Planned parenthood launches tool to help navigate state abortion laws

Planned Parenthood recently launched an Abortion Care Finder tool, which provides those seeking abortions with location-specific information relating to laws and regulations, nearby health centers and different medical options. It was designed in-house by Planned Parenthood’s Digital Products Lab after the team noticed an increase in searches on its website that were variants of “abortions near me.”

When a user inputs their age, location, and length of their pregnancy, the digital portal will allow them to locate the nearest Planned Parenthood clinic, and tell them whether in-clinic procedures or abortions via medication are available. The Care Finder will also update its information when states pass new laws.

If the nearest Planned Parenthood is more than 60 miles away, the tool refers users to a map created by the National Abortion Federation that includes independent providers. Though it offers more expansive results and describes abortion laws by state in greater detail, that organization’s map does not give customized results based on personal details or exact location.

The biggest barrier to creation was, and still is navigating the ever-changing state laws, which can be hard to parse. For example, in the first half of 2019 alone, states enacted 58 restrictive laws governing abortions.

Why it’s hot:
It’s simple. They built something based on need, not just because they wanted to ‘building something cool.’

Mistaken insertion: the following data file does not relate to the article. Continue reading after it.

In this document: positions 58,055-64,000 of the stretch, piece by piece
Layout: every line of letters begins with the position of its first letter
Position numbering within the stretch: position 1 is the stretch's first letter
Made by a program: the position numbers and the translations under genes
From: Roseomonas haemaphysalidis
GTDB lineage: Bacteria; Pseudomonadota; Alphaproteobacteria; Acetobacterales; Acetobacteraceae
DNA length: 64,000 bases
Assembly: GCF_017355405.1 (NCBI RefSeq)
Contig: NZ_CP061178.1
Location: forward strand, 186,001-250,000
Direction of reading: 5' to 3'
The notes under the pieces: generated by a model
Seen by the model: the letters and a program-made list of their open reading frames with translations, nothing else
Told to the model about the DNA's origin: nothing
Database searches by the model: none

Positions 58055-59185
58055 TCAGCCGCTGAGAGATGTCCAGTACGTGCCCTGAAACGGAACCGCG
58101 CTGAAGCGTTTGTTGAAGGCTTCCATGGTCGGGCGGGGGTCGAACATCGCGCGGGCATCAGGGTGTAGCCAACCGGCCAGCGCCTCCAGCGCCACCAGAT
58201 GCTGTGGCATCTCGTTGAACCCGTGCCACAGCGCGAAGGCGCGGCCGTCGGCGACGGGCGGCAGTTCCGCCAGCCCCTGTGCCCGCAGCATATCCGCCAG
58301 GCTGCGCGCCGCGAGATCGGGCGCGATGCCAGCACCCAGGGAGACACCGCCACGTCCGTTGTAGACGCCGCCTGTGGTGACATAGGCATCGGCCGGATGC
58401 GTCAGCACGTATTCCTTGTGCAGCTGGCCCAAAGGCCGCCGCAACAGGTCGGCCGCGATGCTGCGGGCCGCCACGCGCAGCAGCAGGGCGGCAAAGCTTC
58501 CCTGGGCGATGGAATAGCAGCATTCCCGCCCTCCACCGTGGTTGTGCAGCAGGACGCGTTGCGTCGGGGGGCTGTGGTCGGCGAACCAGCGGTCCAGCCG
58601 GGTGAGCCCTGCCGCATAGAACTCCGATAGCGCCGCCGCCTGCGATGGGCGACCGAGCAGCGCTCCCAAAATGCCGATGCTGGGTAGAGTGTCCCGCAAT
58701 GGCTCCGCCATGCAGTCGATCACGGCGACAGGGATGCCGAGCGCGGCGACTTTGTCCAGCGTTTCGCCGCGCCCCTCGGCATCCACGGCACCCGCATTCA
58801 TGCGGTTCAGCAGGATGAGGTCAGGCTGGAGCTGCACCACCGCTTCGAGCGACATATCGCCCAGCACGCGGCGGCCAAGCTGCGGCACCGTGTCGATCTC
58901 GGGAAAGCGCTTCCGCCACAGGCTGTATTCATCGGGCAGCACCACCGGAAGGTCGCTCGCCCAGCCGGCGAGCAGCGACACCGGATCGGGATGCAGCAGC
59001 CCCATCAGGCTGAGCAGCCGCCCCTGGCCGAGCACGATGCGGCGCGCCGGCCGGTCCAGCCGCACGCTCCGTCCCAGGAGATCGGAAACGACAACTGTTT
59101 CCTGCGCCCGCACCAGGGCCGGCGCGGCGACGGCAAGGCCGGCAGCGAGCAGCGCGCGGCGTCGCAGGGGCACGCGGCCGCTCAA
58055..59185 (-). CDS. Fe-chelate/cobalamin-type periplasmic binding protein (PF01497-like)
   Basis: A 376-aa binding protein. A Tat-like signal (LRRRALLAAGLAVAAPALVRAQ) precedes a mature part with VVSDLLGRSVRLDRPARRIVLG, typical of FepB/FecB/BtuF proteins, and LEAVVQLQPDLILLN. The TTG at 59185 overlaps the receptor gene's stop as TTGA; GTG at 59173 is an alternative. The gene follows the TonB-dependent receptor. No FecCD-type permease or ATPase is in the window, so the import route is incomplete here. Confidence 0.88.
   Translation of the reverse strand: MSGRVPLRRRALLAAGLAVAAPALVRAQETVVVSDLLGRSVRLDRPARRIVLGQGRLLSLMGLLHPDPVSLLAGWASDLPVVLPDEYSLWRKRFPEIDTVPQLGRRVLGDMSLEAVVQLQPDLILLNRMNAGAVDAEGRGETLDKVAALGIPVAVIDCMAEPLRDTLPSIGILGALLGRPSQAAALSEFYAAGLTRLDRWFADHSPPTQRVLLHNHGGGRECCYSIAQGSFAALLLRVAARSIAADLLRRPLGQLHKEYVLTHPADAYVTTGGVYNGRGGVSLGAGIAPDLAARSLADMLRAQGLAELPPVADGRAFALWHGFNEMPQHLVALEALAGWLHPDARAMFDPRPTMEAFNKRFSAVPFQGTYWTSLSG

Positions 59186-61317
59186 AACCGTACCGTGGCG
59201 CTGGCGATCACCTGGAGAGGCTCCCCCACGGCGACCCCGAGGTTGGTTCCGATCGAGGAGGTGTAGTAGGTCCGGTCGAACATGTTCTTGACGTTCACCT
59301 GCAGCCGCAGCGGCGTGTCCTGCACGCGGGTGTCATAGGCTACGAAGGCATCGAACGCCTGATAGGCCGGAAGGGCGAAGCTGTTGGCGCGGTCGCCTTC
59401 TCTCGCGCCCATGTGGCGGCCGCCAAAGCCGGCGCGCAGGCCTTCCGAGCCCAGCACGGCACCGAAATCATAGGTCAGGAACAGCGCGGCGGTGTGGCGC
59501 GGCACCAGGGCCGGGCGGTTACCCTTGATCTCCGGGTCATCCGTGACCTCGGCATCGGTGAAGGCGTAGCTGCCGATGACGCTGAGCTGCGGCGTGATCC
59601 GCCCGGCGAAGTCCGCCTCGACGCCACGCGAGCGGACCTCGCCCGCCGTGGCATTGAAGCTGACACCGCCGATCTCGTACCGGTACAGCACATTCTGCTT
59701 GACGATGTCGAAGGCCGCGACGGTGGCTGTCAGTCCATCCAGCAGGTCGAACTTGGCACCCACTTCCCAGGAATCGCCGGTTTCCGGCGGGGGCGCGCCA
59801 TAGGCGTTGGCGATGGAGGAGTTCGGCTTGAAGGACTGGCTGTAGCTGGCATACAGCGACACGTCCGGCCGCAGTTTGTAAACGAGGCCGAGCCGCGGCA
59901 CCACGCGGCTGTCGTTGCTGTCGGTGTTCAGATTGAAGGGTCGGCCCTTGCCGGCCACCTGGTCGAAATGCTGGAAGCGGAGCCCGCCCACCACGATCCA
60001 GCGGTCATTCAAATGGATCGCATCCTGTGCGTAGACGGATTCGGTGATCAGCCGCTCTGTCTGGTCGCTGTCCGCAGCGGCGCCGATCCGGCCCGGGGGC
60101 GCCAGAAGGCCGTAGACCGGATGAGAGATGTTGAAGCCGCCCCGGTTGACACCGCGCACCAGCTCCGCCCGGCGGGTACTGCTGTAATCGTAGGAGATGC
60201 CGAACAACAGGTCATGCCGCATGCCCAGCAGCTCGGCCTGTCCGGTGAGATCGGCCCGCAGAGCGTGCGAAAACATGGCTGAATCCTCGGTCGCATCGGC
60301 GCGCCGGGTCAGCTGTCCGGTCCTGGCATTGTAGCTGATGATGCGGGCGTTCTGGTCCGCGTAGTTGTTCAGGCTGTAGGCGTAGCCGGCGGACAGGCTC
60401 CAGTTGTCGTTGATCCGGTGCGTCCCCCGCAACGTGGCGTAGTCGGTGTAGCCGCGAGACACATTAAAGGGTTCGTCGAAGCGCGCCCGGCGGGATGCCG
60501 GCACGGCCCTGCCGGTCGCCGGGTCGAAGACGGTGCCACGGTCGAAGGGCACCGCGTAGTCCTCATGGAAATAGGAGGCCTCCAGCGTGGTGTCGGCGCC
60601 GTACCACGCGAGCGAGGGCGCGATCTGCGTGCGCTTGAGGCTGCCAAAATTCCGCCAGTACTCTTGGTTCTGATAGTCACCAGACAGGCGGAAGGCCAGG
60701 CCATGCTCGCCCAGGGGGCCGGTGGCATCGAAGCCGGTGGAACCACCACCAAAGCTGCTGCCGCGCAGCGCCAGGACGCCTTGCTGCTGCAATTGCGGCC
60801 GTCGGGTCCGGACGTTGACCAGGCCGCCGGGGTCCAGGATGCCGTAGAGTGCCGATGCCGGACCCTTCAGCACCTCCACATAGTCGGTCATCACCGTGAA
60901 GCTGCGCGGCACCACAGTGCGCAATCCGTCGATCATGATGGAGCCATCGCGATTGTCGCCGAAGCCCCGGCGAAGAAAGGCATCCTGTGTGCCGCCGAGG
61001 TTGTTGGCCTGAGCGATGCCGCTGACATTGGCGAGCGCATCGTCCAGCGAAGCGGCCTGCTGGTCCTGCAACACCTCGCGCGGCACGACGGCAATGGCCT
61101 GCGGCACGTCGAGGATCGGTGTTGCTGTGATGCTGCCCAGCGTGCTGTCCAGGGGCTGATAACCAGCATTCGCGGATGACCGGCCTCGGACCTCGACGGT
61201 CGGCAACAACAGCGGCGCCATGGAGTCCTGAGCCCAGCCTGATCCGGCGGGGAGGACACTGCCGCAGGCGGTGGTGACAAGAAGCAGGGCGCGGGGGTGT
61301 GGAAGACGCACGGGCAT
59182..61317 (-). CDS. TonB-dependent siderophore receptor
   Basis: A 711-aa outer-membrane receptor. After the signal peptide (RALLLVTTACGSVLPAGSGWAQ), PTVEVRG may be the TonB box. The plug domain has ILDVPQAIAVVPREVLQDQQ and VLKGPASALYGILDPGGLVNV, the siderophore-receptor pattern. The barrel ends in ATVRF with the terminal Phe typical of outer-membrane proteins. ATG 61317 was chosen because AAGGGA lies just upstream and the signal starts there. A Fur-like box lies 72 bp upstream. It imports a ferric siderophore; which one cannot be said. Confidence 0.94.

What’s the deal with space?

Under Armour. Samsung. And now Adidas. It’s the latest brand to jump on the intergalactic space wagon. The brand recently signed a multi-year partnership with the International Space Station US National Laboratory. Adidas says the focus of the partnership will be to focus on innovation and product testing in microgravity.

Earlier this year, Adidas delivered soccer balls to the ISS during a cargo mission. The balls were then tested, seeing how they reacted with gravity or air resistance distorting the shape. While those tests are still being processed, the brand said it could lead to alterations into the design of the ball such as what materials or textures are used. But is this truly research for product improvement or just another stunt? Probably, a bit of both.

The commercialization of space over the years. 

It started in 1962. Omega’s Speedmaster watch was worn by US astronaut Walter Schirra during the country’s fifth manned space mission, Mercury-Atlas 8. Aboard the Sigma 7, Schirra orbited the Earth seven times.